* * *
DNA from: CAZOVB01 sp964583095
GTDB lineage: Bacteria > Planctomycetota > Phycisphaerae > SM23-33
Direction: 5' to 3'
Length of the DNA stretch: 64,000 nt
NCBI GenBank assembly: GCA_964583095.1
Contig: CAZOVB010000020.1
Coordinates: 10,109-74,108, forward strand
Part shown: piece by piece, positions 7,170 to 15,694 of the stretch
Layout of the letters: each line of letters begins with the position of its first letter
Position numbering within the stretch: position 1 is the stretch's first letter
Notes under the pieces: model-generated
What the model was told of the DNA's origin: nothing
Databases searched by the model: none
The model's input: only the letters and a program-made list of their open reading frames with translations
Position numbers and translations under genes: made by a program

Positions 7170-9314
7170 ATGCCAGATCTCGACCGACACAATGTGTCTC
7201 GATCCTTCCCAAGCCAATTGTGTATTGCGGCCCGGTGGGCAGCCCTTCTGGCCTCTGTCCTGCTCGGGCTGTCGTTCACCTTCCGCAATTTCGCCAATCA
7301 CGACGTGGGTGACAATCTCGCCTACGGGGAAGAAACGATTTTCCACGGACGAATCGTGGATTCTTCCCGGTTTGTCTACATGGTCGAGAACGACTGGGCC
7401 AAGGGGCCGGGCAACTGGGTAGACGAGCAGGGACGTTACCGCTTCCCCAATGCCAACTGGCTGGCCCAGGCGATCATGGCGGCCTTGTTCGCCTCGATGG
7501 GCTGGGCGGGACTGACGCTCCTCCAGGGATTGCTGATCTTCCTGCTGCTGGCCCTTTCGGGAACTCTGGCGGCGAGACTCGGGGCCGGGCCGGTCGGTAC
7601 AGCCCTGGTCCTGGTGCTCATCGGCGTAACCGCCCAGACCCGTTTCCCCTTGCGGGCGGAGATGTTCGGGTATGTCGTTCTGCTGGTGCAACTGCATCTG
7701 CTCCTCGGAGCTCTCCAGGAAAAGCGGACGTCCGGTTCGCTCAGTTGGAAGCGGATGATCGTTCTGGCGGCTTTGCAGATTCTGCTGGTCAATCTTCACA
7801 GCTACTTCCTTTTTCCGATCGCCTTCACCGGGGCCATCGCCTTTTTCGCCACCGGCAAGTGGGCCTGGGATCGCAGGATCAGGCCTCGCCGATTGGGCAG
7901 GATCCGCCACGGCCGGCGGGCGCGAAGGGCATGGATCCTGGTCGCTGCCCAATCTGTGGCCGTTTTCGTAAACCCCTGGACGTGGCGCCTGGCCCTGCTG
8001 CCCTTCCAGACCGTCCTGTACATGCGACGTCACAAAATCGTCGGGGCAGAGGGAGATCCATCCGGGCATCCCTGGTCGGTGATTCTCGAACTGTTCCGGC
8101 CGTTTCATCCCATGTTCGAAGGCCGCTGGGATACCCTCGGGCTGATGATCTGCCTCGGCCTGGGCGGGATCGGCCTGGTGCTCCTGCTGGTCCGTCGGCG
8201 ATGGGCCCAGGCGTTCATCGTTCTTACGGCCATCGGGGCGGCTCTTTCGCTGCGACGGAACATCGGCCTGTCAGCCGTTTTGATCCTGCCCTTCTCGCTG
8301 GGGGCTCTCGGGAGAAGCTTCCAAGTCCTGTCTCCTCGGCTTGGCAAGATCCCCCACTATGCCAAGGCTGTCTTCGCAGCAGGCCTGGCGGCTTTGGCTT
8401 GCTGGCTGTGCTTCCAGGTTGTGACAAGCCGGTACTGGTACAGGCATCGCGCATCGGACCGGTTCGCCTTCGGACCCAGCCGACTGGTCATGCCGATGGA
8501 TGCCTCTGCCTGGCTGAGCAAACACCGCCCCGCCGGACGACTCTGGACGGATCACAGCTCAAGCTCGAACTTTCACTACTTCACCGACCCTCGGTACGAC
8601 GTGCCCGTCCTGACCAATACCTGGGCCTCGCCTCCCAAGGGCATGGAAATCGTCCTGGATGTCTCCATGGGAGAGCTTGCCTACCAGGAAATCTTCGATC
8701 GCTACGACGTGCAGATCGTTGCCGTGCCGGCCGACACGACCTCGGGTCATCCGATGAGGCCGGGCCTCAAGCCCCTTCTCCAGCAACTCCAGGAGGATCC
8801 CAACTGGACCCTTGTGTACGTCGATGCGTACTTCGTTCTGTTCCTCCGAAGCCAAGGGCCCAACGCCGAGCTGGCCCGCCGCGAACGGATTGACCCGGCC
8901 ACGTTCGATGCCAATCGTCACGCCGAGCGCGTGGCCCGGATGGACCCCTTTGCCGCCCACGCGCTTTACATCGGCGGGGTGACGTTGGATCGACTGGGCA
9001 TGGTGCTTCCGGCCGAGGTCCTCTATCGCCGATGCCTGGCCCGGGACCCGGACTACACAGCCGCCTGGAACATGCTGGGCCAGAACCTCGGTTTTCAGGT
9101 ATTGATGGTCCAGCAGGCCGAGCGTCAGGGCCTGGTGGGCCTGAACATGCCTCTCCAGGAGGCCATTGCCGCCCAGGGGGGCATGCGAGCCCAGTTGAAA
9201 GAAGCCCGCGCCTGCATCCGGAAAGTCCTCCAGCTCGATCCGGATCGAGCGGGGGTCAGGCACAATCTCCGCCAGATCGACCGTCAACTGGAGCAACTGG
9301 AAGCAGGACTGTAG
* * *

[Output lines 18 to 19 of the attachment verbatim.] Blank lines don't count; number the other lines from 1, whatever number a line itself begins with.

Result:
7201 GATCCTTCCCAAGCCAATTGTGTATTGCGGCCCGGTGGGCAGCCCTTCTGGCCTCTGTCCTGCTCGGGCTGTCGTTCACCTTCCGCAATTTCGCCAATCA
7301 CGACGTGGGTGACAATCTCGCCTACGGGGAAGAAACGATTTTCCACGGACGAATCGTGGATTCTTCCCGGTTTGTCTACATGGTCGAGAACGACTGGGCC